5. When has a suspect "initiated" the further conversation?" In its Edwards
decision, the Supreme Court ruled that once a suspect has asked for a lawyer,
he is not subject to further interrogation until counsel is provided UNLESS the
suspect himself has initiated the further dialogue, or conversation, with the
police. In Wyrick v. Fields, 459 US 42 74 L.Ed.2d 214 86 SCt. 1602 (1982), the
suspect was charged with rape. After discussing the case with his lawyer, he
asked for a polygraph examination.
The CID conducted the examination, after
first again advising the suspect of his rights, and obtaining his consent to
take the examination. The suspect waived his rights. After being told he had
failed the examination, the suspect confessed.
On appeal, the Supreme Court
ruled that "when the suspect has initiated the dialogue... the right to have a
lawyer present can be waived."
By requesting the polygraph, the suspect
himself had "initiated interrogation." The defense also argued that the police
violated the suspect's rights by not AGAIN advising him of his rights before
the posttest interview. The Supreme Court disagreed:
"Disconnecting the polygraph equipment effectuated no significant
change in the character of the interrogation... it would have been
unreasonable for (the suspect) and his attorneys to assume that (the
suspect) would not be informed of the polygraph readings and asked
to explain any unfavorable results... The questions put to (the
suspect) after the examination would not have caused him to forget
the rights of which he had been advised and which he had understood
a. The problem surfaced again in Oregon v. Bradshaw, 462 US 1039 77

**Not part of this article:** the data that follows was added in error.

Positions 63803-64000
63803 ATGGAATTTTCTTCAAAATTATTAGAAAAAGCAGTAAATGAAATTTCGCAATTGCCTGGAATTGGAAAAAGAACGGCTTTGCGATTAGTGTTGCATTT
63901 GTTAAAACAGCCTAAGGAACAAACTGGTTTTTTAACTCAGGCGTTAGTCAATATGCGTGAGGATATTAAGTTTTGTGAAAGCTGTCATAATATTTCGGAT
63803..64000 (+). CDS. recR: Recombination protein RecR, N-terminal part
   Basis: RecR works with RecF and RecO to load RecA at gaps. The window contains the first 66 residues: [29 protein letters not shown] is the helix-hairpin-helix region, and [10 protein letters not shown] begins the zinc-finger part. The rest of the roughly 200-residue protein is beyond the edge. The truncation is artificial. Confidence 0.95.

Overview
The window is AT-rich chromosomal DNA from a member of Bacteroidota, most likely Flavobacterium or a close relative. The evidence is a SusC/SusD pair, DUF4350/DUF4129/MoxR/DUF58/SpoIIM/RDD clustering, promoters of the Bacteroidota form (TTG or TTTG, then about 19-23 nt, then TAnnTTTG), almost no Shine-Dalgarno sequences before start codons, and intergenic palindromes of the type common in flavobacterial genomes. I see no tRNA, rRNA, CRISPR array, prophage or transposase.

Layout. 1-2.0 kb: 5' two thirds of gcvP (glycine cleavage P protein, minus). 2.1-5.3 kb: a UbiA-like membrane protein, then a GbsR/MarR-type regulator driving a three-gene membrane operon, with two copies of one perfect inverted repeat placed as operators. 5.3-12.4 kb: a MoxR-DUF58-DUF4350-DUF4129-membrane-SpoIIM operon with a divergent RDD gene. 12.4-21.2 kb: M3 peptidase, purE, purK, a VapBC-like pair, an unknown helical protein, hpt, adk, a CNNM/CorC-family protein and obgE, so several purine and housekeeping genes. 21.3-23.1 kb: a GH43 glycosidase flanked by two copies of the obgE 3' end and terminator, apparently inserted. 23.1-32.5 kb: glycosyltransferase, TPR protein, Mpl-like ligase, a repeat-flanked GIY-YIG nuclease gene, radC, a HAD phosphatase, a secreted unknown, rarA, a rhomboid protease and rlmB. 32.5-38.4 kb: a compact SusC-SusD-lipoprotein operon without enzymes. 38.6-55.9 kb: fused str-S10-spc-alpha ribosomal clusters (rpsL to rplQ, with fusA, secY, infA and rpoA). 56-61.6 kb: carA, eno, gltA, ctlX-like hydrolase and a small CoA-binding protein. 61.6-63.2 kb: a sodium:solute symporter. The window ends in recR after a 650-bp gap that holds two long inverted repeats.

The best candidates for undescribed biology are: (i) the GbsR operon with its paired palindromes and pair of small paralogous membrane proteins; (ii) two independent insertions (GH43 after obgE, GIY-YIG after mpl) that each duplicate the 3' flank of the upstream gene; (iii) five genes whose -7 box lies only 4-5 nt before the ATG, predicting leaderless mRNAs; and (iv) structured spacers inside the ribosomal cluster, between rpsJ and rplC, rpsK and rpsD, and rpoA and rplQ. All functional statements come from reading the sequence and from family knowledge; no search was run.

L.Ed.2d 405 103 SCt 2830 (1983).
There, the questioning was immediately
stopped when the suspect said, "I do want an attorney before it goes much
further." While the suspect was being transferred to the county jail, however,
he asked a police officer, "well, what is going to happen to me now?"
police officer answered: "You do not have to talk to me. You have requested an
attorney and I do not want you talking to me unless you so desire because
anything you say -- because -- since you have requested an attorney, you know,
it has to be at your own free will." The suspect said he understood, and there
then followed a "discussion" concerning where the suspect would be taken and
the offense with which he would be charged. The police officer suggested that
the suspect might help himself by taking a polygraph examination. The suspect
"agreed to take such an examination, saying that he was willing to do whatever
he could to clear up the matter." The next day, after being again advised of
his rights, he was given the examination. He was told he failed, and then he
b. On appeal, the Supreme Court explained that the question, "well, what
is going to happen to me now?" was asked prior to the suspect being subjected
to any further interrogation by the authorities.
The court explained that
Edwards simply held that the suspect is not subject to further interrogation
"unless the accused himself initiates further communication, exchanges, or
conversations with the police." The rule is designed to protect the accused